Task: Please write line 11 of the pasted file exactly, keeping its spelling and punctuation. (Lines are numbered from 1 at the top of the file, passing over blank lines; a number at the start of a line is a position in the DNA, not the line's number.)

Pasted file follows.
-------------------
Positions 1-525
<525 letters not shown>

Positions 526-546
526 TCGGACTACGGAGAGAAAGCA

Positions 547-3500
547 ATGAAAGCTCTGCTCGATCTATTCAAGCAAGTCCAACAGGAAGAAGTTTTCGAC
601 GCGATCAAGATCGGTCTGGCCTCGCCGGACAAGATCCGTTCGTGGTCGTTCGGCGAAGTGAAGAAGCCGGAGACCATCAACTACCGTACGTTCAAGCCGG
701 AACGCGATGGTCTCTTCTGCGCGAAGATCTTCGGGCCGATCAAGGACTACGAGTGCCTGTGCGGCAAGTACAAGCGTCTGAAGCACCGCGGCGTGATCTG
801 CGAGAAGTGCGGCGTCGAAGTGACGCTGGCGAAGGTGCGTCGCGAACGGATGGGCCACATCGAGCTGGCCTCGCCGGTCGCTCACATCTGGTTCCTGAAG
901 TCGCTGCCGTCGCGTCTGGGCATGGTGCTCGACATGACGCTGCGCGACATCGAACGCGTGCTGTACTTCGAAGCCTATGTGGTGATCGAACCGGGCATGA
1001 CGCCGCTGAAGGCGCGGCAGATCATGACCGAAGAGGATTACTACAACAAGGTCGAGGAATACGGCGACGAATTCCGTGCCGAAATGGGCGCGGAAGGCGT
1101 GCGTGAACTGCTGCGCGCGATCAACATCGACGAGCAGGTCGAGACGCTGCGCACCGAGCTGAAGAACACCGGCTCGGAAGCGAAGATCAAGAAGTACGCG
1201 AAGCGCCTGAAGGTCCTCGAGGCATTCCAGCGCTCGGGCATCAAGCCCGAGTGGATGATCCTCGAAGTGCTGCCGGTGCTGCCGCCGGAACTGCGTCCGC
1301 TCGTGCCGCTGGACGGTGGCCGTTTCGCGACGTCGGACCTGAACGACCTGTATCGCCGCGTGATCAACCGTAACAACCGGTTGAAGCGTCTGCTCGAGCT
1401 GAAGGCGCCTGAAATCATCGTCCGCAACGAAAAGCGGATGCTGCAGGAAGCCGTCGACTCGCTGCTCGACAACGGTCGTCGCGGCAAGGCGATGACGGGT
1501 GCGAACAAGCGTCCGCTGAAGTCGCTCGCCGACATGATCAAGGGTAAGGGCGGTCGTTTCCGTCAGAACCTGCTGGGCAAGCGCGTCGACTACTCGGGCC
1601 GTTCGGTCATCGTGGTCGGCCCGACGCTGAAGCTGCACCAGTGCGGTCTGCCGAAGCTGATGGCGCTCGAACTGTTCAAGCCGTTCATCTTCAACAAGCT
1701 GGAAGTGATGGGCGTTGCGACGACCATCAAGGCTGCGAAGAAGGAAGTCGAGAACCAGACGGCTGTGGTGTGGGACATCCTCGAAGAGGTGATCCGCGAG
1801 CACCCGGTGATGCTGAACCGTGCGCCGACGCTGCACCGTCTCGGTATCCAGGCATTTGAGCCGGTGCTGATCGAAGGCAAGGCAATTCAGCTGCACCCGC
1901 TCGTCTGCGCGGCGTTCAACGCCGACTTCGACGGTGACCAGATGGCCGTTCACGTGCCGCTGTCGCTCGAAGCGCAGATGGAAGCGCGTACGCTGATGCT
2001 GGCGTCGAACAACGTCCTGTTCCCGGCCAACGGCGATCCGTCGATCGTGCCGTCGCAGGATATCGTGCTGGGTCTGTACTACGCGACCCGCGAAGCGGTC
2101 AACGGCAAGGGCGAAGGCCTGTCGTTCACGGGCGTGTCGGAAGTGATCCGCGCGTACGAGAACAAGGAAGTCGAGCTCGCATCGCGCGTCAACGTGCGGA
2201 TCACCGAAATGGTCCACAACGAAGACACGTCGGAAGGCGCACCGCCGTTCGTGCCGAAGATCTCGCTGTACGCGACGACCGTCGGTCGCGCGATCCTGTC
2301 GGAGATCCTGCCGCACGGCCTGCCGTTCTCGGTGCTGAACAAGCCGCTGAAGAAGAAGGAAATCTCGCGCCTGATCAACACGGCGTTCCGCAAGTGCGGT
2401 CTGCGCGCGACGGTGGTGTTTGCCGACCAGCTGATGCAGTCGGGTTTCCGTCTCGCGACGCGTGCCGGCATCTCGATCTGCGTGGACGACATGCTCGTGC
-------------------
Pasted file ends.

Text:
1001 CGCCGCTGAAGGCGCGGCAGATCATGACCGAAGAGGATTACTACAACAAGGTCGAGGAATACGGCGACGAATTCCGTGCCGAAATGGGCGCGGAAGGCGT